For Big Deals on Airfare, Try Small Detours

With some airlines, strategic routes can save money without sacrificing comfort. Photo: Getty Images

By Steve Dinnen

It’s a 12 1/2-hour flight from Amman, Jordan, to Chicago, so I wanted something comfortable – maybe with a stretched-out bed? – as I returned from a brief visit to the Middle East. Royal Jordanian Airlines fit that bill, and offered good food, in its business class but wanted $3,257 one way. Then I chanced upon a little routing tweak that slashed an amazing 68% off that fare.

If you dig around for specials, stay flexible and throw in a little luck, you can ride in comfort without breaking the bank on your summer trip to Europe or beyond.

First off, it helps to understand that airline economics make no sense. A few years back I was shopping for a flight to Athens. I started searching well in advance (I use Google Flights), but for days the fare stuck at $4,500 – until it suddenly dropped to $2,200. I jumped on the phone, called the airline and locked in the fare. By the time I rang off, the fare was back to $4,500. A “flash sale,” they call it.

I started my Middle East trip by first flying to Frankfurt. I’d noticed that Singapore Air, perhaps the world’s best airline, was offering business seats for $1,500 from New York JFK. That’s just 60% of what German carrier Lufthansa charges, so I flew to New York and got on a Singapore Air double-decker A-380 jumbo jet (a wonderful plane, in my opinion, with the best service and food you’ll find in the skies).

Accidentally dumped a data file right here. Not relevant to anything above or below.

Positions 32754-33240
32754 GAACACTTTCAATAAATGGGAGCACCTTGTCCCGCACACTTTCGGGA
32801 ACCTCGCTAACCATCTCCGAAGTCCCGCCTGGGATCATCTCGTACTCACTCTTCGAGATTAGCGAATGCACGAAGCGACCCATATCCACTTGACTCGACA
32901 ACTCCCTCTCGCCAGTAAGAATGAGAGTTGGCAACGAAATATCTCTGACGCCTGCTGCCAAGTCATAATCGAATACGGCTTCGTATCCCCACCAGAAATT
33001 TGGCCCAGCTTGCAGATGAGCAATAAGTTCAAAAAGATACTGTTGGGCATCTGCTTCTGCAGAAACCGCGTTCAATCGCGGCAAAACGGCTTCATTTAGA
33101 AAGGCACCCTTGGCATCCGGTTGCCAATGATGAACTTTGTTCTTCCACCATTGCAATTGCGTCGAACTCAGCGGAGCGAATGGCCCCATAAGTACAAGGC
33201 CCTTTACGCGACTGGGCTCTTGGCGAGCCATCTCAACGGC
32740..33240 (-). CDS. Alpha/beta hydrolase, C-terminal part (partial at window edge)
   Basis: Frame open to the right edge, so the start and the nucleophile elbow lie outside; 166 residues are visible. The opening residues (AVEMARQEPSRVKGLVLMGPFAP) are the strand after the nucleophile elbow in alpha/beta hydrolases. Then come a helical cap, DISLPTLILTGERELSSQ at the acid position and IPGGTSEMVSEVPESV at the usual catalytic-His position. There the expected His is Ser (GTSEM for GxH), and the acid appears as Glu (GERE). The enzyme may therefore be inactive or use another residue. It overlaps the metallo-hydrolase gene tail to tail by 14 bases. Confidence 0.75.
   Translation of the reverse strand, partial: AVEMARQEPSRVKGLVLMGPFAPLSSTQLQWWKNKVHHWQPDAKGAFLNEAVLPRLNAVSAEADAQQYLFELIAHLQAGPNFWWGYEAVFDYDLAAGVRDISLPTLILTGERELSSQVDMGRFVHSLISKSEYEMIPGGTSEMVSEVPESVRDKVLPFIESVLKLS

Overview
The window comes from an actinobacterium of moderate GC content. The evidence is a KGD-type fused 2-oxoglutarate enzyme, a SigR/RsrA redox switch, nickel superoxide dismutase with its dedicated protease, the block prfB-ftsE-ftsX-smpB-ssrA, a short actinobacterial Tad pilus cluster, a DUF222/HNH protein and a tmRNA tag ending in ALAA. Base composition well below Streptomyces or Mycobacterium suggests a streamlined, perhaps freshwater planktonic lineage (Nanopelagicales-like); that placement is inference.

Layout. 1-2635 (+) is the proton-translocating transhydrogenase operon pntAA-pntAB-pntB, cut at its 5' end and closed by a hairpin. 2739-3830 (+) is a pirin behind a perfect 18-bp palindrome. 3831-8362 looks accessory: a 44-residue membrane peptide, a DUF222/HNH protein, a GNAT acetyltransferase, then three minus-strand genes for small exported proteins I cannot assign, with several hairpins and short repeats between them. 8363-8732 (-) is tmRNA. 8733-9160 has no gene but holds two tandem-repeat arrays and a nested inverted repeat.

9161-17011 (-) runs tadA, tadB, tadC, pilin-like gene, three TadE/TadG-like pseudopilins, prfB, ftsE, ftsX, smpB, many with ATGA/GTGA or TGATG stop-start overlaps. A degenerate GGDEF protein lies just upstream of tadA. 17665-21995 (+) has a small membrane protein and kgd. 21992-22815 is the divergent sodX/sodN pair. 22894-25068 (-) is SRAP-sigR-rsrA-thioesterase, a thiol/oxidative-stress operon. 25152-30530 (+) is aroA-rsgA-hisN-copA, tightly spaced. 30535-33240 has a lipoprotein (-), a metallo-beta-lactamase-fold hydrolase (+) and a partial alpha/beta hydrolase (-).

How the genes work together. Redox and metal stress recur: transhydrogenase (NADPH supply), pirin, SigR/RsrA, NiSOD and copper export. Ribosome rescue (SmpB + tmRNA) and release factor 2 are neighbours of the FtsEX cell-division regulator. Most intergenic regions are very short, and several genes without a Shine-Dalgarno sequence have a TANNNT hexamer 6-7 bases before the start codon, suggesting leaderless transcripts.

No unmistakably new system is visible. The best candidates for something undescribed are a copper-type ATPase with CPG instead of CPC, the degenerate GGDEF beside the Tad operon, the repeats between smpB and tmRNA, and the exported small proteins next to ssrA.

Plan A involved flying to Cairo and visiting the pyramids before a short hop to Amman to see Jordan’s famous archaeological site at Petra. But for $3,257? No, thanks. Instead I figured out Plan B: Fly to Jordan first, see Petra, spend $120 to fly to Cairo, and then return to the United States. Now the fare was $1,050 – on the same airline, with a stop in Amman.

These aren’t flash sales; they’re just fares that are good until the airlines change their mind. An airline called La Compagnie, which carries only business class passengers, offers a nearly permanent discount on flights from Newark to Paris.

Icelandair is also pretty aggressive with business fares to Europe – like $2,592 for Newark-Paris, versus $3,766 with United. But take note: Icelandair operates narrow-bodied planes with business seats that are basically the same as first-class seats on U.S. carriers’ similar sized planes.

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